Huelva Has Key Role to Play in New Fuels Era: Cepsa

by Julian Macqueen, Senior Editor, Ship & Bunker
Wednesday June 12, 2024

The port of Huelva in southern Spain wouldn't figure in a global ports' top ten, neither would it count as a top bunkering destination, but that could be about to change as the emergence of new marine fuels begins to reshape the shipping and bunkering space.

Ports, both large and small, are going to have to adapt to the new reality. And for Huelva, energy company Cepsa has big plans.

"I am very bullish on the uptake of biofuels in the short and medium term," Samir Fernandez told Ship & Bunker in an online interview.

Fernandez, who heads up marine fuels at Cepsa, favours bio-fuel in part for its flexibility as a drop-in fuel. But biofuel is one fuel option among many that ship operators are looking at.

Fernandez and his team take a proactive view of the evolving marine fuels market as encapsulated in Cepsa's Positive Motion strategy. It is a strategy designed to deliver a strong position for the company in the coming multi-fuel reality. And Huelva is a case in point.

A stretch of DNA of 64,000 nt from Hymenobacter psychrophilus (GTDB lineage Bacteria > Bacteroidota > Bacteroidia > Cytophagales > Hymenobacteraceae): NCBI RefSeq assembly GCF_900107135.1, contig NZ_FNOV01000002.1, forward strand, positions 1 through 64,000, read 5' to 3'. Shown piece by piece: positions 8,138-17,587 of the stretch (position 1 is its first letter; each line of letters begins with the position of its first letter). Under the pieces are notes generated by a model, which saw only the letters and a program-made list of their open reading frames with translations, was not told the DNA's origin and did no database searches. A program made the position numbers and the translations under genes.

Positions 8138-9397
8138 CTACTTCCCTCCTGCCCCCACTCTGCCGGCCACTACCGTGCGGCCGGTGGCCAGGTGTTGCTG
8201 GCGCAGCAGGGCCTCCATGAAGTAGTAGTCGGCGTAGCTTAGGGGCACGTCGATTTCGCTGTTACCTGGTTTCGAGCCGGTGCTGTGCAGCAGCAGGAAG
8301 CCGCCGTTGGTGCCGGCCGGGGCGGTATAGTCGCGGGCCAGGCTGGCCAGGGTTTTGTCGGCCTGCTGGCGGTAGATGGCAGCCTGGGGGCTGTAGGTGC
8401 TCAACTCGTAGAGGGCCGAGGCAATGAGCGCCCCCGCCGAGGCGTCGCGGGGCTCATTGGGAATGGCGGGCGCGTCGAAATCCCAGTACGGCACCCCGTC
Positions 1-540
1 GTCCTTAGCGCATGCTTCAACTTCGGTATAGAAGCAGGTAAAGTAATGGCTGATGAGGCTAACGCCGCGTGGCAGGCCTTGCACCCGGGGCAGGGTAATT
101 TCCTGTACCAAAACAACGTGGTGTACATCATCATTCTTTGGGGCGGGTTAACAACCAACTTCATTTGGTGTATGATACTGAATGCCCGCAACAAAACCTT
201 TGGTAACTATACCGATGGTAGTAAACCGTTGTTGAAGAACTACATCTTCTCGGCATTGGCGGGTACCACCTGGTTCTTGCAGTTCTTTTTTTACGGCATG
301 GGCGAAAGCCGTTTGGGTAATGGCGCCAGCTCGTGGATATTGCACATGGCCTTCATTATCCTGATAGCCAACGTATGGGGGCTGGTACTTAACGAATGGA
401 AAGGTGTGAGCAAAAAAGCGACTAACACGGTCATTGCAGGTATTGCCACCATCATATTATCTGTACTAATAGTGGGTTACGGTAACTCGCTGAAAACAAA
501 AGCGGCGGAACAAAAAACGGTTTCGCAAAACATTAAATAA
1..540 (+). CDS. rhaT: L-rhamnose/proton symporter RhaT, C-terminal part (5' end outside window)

Cepsa is developing 150,000 metric tons of annual green hydrogen production capacity at its La RĂ¡bida energy park near the port and has already begun construction of a 2G biofuels plant to flexibly produce 500,000 tons of aviation fuel and hydrogenated vegetable diesel oil.

The west Med is a busy area for shipping. As a major player with the production, storage and supply of new marine fuels in hand, how does Cepsa see the future of bunkering taking shape at Huelva?

"We see bunkering in the southern Mediterranean as a tripartite solution for customers delivered between Huelva, Algeciras and Ceuta," Fernandez said.

The Strait of Gibraltar carries a lot of ships and congestion at Algeciras can be an issue. The three ports can work closer together to expedite delivery, Fernandez explained. With one barge stationed at Huelva and five at Algeciras, barges could be moved between ports to meet demand, he said.

That demand is likely to grow as ships running on different types of fuel will require more fuelling stops. In addition, the energy intensity of the new bunker fuels implies a need for frequent refuelling as the intensity is not as strong as it is with traditional, oil-derived fuels.

With long experience in bunkers and at sea, he has been a bunker trader and a master mariner, Fernandez knows that whatever fuel a ship bunkers, its quality must be guaranteed and it must be delivered efficiently.

With the supply side covered, and by linking the three ports, Cepsa aims to meet local congestion concerns and the expected increased demand for bunkering from multi-fuel use head on.